How do we help cities breathe better? Introducing the Clean Bus Project

This page in:
Buses, cyclist, and car traffic in Santiago de Chile. Photo: Claudio Olivares Medina/Flickr
Earlier this month, Santiago de Chile took delivery of 100 brand-new electric buses. The event was a first in the region, and impressive images of the state-of-the-art buses driving in convoy toward their new home in Chile’s capital city were shared by global media. These buses are part of a broader effort to tackle smog and revolutionize the city’s public transport system. By 2022, Chile aims to increase the number of electric vehicles in the country tenfold, which would put it in the vanguard of clean mobility in Latin America and the Caribbean (LAC), and amongst developing countries worldwide. These changes are expected to help the country meet its Nationally Determined Contributions (NDCs) target, set in the wake of the Paris Agreement on climate change. The target calls for a 30% reduction in GHG emissions per unit of GDP by 2030, with transportation being one of the main sectors for mitigation.

The story of Santiago, however, remains an exception in the region. Though Latin American countries, as signatories to the Paris Agreement, have signaled their concrete intention to embrace a low-carbon future, the transition to low and zero-emissions vehicles has been slow. To better understand the challenges in accelerating the adoption of clean technologies in LAC, the World Bank has recently implemented the Clean Bus project, funded by the NDC Support Facility, a contribution to the NDC Partnership.

The project included five cities across the continent: São Paulo, Mexico City, Mexico, Santiago de Chile, Buenos Aires, and Montevideo. A city-by-city diagnostic that compared life cycle costs and GHG emissions of technologies ranging from clean diesel (Euro VI equivalent) and compressed natural gas (CNG) to battery-electric (BEB) and hydrogen buses was completed. Not surprisingly, BEBs emerged as the most energy-efficient option across technologies. BEBs typically also have the lowest lifecycle GHG emissions when considering the footprint of both fuel production and vehicle operation (well-to-wheel analysis). 

Though the urban air quality benefits of BEBs are undisputed, their uptake continues to be challenged by two factors. First, the carbon intensity of electric production which directly impacts the environmental benefits of BEBs. However, hope lies in the growing share of renewables in grid electricity, which is making the environmental case for electric buses stronger than ever.  Second, the high upfront costs of these technologies pose a significant challenge to cash-strapped public agencies and private operators, most of which do not have access to affordable financing options. Thankfully, the cost of battery technology—the main cost component of an electric bus—has dropped sharply in recent years, lowering the lifecycle cost of electric buses.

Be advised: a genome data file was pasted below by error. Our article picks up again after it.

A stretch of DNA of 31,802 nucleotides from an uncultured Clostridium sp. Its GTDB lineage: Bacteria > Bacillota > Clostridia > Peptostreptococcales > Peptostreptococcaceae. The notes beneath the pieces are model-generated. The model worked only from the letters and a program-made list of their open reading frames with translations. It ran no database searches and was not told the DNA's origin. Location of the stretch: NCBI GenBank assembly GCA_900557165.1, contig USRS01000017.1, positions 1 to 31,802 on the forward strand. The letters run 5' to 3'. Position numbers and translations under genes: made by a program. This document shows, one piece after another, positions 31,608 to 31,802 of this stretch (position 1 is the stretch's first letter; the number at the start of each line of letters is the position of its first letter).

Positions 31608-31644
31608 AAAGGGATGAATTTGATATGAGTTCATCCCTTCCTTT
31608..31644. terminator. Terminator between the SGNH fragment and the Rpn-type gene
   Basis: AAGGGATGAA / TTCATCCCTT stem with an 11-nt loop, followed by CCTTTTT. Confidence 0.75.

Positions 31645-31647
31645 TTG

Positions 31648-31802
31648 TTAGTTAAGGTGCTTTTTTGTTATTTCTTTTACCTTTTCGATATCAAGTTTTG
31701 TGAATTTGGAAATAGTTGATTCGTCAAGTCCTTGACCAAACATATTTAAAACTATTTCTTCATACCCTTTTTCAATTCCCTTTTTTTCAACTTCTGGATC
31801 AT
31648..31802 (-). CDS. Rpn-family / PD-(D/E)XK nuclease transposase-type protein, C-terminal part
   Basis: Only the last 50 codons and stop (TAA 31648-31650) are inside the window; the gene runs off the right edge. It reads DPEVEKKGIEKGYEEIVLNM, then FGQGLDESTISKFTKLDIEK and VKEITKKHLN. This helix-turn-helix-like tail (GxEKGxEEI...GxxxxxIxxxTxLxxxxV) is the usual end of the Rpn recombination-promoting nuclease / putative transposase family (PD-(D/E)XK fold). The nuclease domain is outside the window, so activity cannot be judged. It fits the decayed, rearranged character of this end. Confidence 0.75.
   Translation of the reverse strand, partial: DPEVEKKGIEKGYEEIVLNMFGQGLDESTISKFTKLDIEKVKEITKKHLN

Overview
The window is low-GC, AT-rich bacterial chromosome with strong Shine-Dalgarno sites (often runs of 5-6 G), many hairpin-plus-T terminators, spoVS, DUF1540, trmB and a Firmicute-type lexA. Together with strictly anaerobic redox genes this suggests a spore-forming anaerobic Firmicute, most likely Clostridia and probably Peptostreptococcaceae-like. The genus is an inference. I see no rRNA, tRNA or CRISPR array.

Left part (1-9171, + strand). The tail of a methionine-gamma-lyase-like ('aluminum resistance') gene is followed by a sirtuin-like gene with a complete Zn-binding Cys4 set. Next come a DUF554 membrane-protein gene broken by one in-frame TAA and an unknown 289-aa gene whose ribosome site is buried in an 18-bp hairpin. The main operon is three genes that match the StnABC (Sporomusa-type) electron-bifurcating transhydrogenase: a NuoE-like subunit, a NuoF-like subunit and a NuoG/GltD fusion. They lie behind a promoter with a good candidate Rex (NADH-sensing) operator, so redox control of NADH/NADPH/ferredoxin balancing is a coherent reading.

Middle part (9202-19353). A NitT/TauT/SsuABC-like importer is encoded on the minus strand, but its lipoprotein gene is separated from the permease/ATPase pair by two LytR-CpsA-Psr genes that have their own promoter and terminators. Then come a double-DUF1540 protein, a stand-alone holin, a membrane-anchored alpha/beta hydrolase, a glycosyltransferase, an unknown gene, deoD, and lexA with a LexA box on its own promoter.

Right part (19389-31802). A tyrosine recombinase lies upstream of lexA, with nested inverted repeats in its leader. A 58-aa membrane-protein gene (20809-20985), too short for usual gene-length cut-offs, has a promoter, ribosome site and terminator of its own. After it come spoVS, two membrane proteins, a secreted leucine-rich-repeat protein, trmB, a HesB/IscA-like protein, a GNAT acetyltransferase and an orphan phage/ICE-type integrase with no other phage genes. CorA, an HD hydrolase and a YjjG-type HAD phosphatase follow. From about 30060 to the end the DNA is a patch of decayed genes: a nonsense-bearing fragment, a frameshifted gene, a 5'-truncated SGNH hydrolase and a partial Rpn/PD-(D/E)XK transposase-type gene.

The project also looked at the marginal cost of reducing a ton of CO2 emissions when switching from diesel buses (Euro V) to clean bus technologies. To evaluate this, we computed the total cost of ownership for each technology as well as the externality costs of air pollution (NOx and PM). BEB’s, we found, offer the highest CO2 reduction potential of the technologies analyzed, and that cost effectiveness is highly dependent on bus acquisition prices and financing costs. The comparison across technologies yields different results for each city due to variations in purchase price, diesel subsidies, and interest rates. Other important factors are corridor characteristics, nature of concession arrangements, and the all-important ingredient: political will. With the lowest interest rates in the region and competitive tendering processes, Santiago is leading the way in BEBs implementation in the region. Rethinking diesel subsidies and supporting green financing could help other LAC cities follow suit.

Beyond technical aspects, the Clean Bus project connected a range of stakeholders to serve as a cross-country community of leaders committed to the clean mobility agenda. The group brings together representatives from Ministries of Transport, Energy, Environment and Finance, as well as private bus manufacturers, operators, public transport management companies, and commercial financial institutions. With NDC Support Facility funding, the World Bank recently co-organized the “Green Your Bus” workshop in Brazil, in partnership with the World Resources Institute (WRI) and the German Organization for Development Cooperation (GIZ). Focused on Latin America’s sustainable transport agenda, 83 participants from 12 cities and 9 countries, including financiers, manufacturers, national associations of operators, transit agencies and think tanks from Europe, the US, China and India, showcased city-specific experiences and discussed policy and implementation challenges to wider adoption of e-mobility.

There are many obstacles that stand in the way of clean mobility, yet the example of Santiago and other cities shows that change is possible. Building on this first phase of research and policy discussion, the World Bank Group will now work closely with cities across Latin America to create the right conditions for scaling up clean vehicle technology, always keeping in mind the opportunities and constraints specific to the local context.


Kavita Sethi

Senior Transport Economist

Bianca Bianchi Alves

Urban Transport Specialist, World Bank

Yin Qiu

Climate Change and Sustainable Transport Consultant

Join the Conversation

The content of this field is kept private and will not be shown publicly
Remaining characters: 1000